Summit Elevation (m): 3000
Elevation Gain (m): 1350
Round Trip Time (hr): 7.5
Total Trip Distance (km): 12.5
Quick ‘n Dirty Rating: Class 3 – you fall, you break your leg
Difficulty Notes: Routefinding will dictate whether this scramble is class 3 or 4. We took the ridge to the summit which is very exposed but avoidable.
GPS Track Download: Download GPX File (right-click, save-as)
Technical Rating: SC6; YDS (3rd)
Spring scrambling in the Rockies around Calgary has always been an interesting game of trying to decide what’s in shape and what is still out of scrambling condition. With the prevalence of social media, the game has become somewhat rigged with a flood of trip reports coming out after every weekend from all corners of the Rockies, indicating successes and failures and giving updates on current conditions. This up-to-date information flood is excellent, of course! It also means that certain areas and certain peaks get a lot more focused attention than in the past. I’ll admit, I’ve taken good advantage of other reports so far in 2018 – ironically all the peaks that I’ve done this for have been on my list for many years – I’ve just been beaten to most of their summits this year for some reason or another.
Mount Denny is no exception to the list of summits I’ve desired for many years already. I first heard of it around five years or so ago and since then it’s made it’s way into not only one guidebook, but two. Both Nugara and Kane list it as a ‘moderate’ scramble via its southwest face. When Liz and Mike announced they’d successfully scrambled it in early June, it bumped way up my list and Wietse and I planned an ascent for a nice looking Friday on June 8, 2018. Of course there was a car in the parking lot already when we got there – I wasn’t surprised to see someone else taking advantage of such a gorgeous day and the recent conditions report but it worried me a bit that we could have rocks raining down on us if the group was large…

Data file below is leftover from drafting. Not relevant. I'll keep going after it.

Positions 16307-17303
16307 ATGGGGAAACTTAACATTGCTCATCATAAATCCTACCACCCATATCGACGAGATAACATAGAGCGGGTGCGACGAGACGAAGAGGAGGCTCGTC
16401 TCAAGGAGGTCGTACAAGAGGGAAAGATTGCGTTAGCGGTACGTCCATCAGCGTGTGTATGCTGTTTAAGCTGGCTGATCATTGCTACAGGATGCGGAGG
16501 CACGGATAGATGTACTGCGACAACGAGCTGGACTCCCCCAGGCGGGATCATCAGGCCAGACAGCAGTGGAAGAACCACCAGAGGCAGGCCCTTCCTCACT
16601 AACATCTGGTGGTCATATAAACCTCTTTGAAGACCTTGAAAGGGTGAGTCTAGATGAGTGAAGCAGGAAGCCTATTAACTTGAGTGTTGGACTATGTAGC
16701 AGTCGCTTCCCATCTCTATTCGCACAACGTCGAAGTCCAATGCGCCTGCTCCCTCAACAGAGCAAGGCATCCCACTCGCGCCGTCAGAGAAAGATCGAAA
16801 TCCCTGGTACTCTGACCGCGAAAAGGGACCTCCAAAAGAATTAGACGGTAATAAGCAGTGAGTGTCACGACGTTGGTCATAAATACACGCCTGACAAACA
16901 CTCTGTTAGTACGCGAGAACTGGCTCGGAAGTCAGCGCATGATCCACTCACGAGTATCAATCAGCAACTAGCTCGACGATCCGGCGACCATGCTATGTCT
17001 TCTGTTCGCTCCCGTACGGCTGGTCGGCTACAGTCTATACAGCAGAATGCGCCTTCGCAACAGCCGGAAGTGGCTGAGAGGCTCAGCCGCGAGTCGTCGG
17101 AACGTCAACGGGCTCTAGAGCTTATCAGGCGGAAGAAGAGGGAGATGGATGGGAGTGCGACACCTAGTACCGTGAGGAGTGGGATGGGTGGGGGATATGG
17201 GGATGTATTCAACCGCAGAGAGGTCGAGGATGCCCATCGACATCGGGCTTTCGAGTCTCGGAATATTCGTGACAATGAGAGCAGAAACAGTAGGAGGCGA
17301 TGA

The first thing to note is the number of folks who go up the south side of Grizzly Creek from the Grizzly parking lot along hwy 40. This is puzzling, if for no other fact than that’s the steepest and most heavily forested side of the creek – why would that be the first route choice? Ah well – with all the guidebook information I guess hindsight is 20/20. Despite some trip reports suggesting otherwise, there is a good trail / track the entire way up the north side of Grizzly Creek from the powerline right of way to the upper meadows under Potts and Evan Thomas Peak. The track can be hard to follow across all the avalanche gullies on route, but if you get to the opposite side of such a gully and you’re not back on trail, spend some time searching around (usually higher up) and you should find it back. It’s worth staying on track to avoid side-hilling. The basic rule-of-thumb on this approach is to stay under the cliffs above on your left, but fairly high above Grizzly Creek on your right, despite cairns in the creek – it’s not your friend.